A normal mentoring relationship involves one mentor and one mentee. Group mentoring takes this concept and places it in a setting with multiple individuals. There are a number of specific ways that this can be accomplished.
One mentor can facilitate a group discussion with number of protégés on a regular basis. The facilitating mentor can ask questions, guide the discussion, and provide feedback to the mentees. Multiple individuals can benefit from the expertise of the mentor at once.
Another method called "team mentoring" involves individuals in a team coming up with a series of mutual goals, and working with a mentor to accomplish those. One or more mentors can guide this team through a mentoring process.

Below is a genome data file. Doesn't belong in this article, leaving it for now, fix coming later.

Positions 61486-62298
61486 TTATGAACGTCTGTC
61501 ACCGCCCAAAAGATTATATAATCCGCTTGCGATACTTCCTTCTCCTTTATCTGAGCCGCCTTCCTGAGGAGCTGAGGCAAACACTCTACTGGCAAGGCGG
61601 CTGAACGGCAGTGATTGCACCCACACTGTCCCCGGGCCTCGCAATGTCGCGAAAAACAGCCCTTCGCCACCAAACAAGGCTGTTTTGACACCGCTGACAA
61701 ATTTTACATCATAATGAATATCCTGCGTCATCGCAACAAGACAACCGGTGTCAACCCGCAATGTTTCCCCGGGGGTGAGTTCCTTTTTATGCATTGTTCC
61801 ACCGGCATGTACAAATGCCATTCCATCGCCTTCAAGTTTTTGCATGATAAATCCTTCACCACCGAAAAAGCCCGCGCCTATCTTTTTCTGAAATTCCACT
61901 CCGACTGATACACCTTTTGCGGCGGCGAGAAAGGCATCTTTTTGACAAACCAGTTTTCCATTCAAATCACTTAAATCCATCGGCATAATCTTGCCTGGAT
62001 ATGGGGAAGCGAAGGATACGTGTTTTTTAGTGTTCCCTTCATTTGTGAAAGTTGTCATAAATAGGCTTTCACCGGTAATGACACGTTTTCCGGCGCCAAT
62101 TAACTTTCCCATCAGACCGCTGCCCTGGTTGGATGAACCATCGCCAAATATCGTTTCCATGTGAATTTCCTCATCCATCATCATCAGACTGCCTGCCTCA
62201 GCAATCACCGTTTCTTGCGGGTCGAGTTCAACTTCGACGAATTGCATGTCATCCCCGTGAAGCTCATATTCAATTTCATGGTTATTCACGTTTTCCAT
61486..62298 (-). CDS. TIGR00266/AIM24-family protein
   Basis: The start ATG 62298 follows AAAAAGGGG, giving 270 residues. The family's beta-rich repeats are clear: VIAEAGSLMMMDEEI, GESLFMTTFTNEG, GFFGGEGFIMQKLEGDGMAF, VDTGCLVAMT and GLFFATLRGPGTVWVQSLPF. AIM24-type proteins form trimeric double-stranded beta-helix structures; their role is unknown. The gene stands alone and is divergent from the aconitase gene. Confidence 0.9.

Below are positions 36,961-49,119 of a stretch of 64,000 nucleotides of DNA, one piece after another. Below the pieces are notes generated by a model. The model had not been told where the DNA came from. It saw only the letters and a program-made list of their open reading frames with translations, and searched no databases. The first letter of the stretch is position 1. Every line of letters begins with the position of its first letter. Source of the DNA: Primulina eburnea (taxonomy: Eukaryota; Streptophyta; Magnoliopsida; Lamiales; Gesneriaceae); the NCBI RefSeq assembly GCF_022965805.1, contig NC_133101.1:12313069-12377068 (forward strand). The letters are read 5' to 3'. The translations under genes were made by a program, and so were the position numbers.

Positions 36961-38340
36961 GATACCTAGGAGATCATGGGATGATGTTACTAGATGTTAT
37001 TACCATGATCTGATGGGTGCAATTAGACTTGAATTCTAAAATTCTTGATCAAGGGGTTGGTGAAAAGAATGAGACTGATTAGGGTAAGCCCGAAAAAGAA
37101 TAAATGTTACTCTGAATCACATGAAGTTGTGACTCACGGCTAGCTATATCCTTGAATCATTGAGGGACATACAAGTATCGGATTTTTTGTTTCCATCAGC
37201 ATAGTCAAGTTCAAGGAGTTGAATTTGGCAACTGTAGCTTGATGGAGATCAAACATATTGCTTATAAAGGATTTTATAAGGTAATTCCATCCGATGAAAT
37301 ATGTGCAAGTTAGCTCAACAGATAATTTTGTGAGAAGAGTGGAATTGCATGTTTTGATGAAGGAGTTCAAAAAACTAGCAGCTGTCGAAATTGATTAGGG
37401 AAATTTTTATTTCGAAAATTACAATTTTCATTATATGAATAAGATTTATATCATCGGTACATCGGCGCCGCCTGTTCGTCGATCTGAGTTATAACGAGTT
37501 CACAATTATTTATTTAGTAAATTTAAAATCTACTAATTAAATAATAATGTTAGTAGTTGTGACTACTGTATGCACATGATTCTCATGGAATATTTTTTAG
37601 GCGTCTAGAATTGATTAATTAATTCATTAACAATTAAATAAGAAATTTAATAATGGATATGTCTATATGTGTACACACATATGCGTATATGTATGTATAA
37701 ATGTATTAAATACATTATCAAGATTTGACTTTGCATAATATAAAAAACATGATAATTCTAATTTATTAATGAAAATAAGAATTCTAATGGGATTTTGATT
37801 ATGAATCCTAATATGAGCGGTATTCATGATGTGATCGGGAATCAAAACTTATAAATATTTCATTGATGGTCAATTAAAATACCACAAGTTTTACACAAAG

Peer-group mentoring does not involve a specific mentor, and instead works off of the collective wisdom of the group itself. During mentoring sessions, one person might ask a question, and the others members of the group can work together to help find a solution. In this form of group mentoring, everyone takes part in the mentoring in addition to the learning.
We'll have more about group mentoring in our Thursday post!